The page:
Part of those lessons included not putting an over-emphasis on baseball.
“The big picture is where you understand that baseball is not everything in life,” Goldschmidt said, “but I feel like I always kind of had that. I don’t think I ever lived my life to be a baseball player. I was always aware of how tough it was to make it to the big leagues, even when I signed out of college I was like ‘this probably isn’t the smartest move to chase my dream to be a professional ballplayer.’ I always had a backup plan for a job. I love baseball but there’s always been other things in my life like my family that are way more important than baseball.”
Even though he has now achieved great success in the game, and reaped the financial rewards of that success, his attitude hasn’t changed. He is prouder of how his faith has grown and helped him become who he is, on as well as off the field.
“There’s so many failures, that’s why the game is so great,” Goldschmidt said. “You strike out, but you can look at it as a failure or as a learning opportunity. I try to look at it that way every day and every at-bat. … My faith only makes baseball even better. I enjoy the competition and I try to go out there with another reason to play and give my full effort because you are appreciative of what Jesus has given you rather than just being out there for another reason.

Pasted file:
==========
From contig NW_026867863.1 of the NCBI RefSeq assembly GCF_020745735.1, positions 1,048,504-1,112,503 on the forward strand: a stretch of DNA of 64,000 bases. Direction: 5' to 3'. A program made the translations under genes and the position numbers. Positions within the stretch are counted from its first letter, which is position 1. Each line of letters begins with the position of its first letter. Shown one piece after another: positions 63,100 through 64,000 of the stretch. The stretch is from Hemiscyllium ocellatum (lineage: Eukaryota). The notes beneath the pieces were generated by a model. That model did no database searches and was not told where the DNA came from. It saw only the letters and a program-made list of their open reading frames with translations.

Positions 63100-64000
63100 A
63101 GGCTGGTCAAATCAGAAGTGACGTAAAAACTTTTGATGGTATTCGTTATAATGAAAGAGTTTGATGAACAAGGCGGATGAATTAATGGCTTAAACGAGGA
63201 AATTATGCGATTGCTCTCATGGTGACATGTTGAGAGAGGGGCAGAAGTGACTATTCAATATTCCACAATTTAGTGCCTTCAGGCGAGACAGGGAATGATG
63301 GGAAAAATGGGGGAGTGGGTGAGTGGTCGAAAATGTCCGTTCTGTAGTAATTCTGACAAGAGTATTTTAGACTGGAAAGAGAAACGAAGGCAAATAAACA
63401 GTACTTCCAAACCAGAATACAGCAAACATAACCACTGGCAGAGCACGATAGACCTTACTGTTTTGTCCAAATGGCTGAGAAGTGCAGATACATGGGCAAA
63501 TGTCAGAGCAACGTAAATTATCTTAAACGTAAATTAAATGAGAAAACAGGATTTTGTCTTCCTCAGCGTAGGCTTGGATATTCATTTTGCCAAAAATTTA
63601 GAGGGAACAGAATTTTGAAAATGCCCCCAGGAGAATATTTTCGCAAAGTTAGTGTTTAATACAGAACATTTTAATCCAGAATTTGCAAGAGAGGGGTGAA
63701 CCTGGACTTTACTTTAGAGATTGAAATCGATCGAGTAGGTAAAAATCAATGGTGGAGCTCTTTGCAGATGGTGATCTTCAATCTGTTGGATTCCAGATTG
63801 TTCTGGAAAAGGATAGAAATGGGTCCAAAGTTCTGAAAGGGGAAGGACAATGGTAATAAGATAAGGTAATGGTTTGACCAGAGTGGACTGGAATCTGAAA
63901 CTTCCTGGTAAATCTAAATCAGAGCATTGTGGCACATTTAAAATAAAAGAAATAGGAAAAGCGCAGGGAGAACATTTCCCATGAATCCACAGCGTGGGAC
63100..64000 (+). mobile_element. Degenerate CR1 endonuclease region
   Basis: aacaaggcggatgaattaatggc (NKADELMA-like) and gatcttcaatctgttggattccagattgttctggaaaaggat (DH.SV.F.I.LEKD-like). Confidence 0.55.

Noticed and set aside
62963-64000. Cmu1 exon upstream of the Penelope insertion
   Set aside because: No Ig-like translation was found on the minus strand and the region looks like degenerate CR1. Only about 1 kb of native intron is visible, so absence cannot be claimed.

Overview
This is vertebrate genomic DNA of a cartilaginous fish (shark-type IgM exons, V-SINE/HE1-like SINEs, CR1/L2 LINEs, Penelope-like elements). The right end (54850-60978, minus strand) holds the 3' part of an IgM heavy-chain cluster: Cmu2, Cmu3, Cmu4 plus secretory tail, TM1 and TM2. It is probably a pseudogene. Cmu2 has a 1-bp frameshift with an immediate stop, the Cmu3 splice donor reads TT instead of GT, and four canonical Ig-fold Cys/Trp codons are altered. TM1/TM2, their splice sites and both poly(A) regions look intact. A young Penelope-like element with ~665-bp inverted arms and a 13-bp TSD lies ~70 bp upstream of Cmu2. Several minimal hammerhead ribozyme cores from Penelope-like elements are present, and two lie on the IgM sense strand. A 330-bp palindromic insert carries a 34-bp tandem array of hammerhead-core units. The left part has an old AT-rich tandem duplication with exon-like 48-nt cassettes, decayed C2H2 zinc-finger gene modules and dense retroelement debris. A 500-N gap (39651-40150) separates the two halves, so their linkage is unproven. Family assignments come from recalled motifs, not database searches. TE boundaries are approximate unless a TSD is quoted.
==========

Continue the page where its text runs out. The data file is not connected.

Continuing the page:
“Everybody has a foundation they are trying to live their life by, mine is just the Lord’s word and the Bible and what He said. I’m coming up short with that all the time. I get selfish like everyone. I get angry like everyone. I make decisions for my own good even though I know I shouldn’t.
“I’m always growing. It’s more about the journey and learning from your experiences and making mistakes … Definitely my goal is to make my faith in Jesus the center and most important thing in my life. It only grows the other parts of my life.”
Follow Rob Rains on Twitter @RobRains
Photo by AP courtesy of KSDK Sports